"Forty-one manestically spaced grouting brushes were arranged to feed into the rotor slipstream a mixture of high S-value phenylhydrobenzamine and 5% reminative tetryliodohexamine. Both of these liquids have specific pericosities given by P = 2.5C.n^6-7 where n is the diathetical evolute of retrograde temperature phase disposition and C is Cholmondeley's annular grillage coefficient. Initially, n was measured with the aid of a metapolar refractive pilfrometer ... but up to the present date nothing has been found to equal the transcendental hopper dadoscope. ... Undoubtedly, the turbo-encabulator has now reached a very high level of technical development. It has been successfully used for operating nofer trunnions. In addition, whenever a barescent skor motion is required, it may be employed in conjunction with a drawn reciprocating dingle arm to reduce sinusoidal depleneration."

Fact and Fiction

While the turboencabulator is completely made up, most of the brands and divisions mentioned in the videos exist and are accurately described. Allen-Bradley manufactures controls. Dodge Power Transmission manufactures gears and bearings. Reliance Electric manufactures motors, and Rockwell Software is a division of Rockwell Automation.

The equipment shown in the original Chrysler video are a real Chrysler four-wheel drive transaxle and diagnostic equipment, and the Rockwell video uses real parts that can be ordered from Allen-Bradley, including the motor control center (MCC) that is being described as the retro-encabulator.

Most generators operate by the "relative motion of conductors and fluxes". On the other hand, the Retro-Encabulator is said to use the "modial interaction of magneto-reluctance and capacitive directance". As plausible as this may sound to non-engineers, "modial" and "directance" are not even words, much less meaningful engineering terms. Some of the other parts mentioned in the video, (e.g., "differential girdle spring" and "dingle arm") help signal even the technically non-proficient that it is a joke.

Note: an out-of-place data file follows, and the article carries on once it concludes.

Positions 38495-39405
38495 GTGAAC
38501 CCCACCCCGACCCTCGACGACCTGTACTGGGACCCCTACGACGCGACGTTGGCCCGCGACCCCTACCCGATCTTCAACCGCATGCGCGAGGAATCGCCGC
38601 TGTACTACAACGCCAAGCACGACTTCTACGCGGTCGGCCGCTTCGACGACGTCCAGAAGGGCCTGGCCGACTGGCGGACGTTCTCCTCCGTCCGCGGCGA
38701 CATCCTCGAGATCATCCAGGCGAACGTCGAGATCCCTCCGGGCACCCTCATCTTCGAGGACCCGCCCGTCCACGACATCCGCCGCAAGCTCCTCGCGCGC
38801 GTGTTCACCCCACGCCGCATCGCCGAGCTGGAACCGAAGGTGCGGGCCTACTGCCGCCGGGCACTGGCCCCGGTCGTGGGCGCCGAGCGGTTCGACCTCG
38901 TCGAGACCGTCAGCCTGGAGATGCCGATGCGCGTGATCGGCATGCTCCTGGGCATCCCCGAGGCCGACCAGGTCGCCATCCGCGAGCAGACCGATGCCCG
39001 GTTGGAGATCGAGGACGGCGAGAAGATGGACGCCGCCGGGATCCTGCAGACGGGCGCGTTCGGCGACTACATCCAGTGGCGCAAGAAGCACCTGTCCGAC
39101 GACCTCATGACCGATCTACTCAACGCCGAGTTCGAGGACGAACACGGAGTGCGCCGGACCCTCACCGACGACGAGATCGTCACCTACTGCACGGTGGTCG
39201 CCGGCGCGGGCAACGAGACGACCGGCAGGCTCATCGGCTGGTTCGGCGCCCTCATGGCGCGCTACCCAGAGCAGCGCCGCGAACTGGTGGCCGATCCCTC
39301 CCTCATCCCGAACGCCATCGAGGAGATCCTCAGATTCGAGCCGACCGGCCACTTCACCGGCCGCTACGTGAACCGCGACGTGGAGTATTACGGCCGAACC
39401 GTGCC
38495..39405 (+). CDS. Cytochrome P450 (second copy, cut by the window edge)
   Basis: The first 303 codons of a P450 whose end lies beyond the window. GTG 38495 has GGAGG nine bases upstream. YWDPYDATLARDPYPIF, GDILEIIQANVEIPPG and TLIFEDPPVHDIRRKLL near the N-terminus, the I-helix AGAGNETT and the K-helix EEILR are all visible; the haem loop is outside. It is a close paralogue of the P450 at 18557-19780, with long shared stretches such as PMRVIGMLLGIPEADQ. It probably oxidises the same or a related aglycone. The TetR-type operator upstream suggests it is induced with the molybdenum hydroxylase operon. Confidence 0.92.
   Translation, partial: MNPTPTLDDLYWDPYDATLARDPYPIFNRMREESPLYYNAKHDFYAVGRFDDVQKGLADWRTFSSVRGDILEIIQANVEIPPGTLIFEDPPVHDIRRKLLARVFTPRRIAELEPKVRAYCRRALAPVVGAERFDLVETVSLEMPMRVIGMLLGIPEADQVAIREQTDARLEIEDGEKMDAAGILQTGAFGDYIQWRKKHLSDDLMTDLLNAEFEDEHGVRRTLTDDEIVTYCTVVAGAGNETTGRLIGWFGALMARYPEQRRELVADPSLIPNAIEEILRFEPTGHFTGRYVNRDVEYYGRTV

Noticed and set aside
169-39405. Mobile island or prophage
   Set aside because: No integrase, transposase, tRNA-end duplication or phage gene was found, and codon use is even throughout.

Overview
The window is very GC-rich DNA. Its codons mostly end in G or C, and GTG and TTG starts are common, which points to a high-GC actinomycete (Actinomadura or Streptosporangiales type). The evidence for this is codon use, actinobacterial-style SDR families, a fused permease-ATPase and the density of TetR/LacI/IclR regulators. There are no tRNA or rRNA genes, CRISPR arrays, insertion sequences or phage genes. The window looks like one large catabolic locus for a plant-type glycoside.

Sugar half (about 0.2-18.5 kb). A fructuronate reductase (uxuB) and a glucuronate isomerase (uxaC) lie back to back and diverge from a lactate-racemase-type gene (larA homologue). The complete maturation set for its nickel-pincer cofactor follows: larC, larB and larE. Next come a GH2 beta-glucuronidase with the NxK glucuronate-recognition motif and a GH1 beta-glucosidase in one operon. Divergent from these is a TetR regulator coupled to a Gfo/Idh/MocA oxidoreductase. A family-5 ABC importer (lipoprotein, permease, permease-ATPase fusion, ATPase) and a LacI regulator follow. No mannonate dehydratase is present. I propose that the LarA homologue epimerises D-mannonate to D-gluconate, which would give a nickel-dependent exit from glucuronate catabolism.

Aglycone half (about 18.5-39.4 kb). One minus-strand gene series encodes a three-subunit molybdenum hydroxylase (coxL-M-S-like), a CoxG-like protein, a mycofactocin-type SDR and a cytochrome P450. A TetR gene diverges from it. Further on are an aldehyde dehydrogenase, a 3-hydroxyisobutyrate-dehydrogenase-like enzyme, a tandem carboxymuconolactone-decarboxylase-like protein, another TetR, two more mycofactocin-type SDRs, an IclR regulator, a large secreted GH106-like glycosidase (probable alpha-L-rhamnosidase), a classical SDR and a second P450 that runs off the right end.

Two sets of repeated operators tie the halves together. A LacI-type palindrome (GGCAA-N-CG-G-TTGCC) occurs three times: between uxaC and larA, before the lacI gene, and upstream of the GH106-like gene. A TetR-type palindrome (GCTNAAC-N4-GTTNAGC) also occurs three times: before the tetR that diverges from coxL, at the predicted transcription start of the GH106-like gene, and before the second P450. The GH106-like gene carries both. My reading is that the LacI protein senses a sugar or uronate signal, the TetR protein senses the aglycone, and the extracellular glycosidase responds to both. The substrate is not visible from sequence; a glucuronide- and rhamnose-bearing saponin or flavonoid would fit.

References

Usage

  • Time; May 6, 1946; An adjunct to the turbo-encabulator, employed whenever a barescent skor motion is required.
  • Time; June 3, 1946; If the sackful of mail we have received from you is any indication, the story of "The Turbo-Encabulator in Industry" struck many a responsive chord. Aside from those of you who wanted to be reassured that TIME hadn't been taken in, we received the customary complaints about using too much technical jargon for the layman, observations such as "My husband says it sounds like a new motor; I say it sounds like a dictionary that has been struck by lightning"; suggestions that it "might have come out of the mouth of Danny Kaye," and plaintive queries like: "Is this good?" Wrote one bemused U.S. Navyman: "It'sh poshible." To some the turbo-encabulator sounded as though it would be a "wonderful machine for changing baby's diapers." A reader from Hoboken assumed that it would be on sale soon in Manhattan department stores. Many of you wrote in to thank us for illuminating what you have long wanted to tell your scientist friends.
  • The Coe College Cosmos; May 23, 1951, Cedar Rapids, Iowa; "Now I have a brand new turboencabulator with the ... we hope that Jasper ... hasn't scared away all the little tots from future operettas. Seems that he had ..."

External links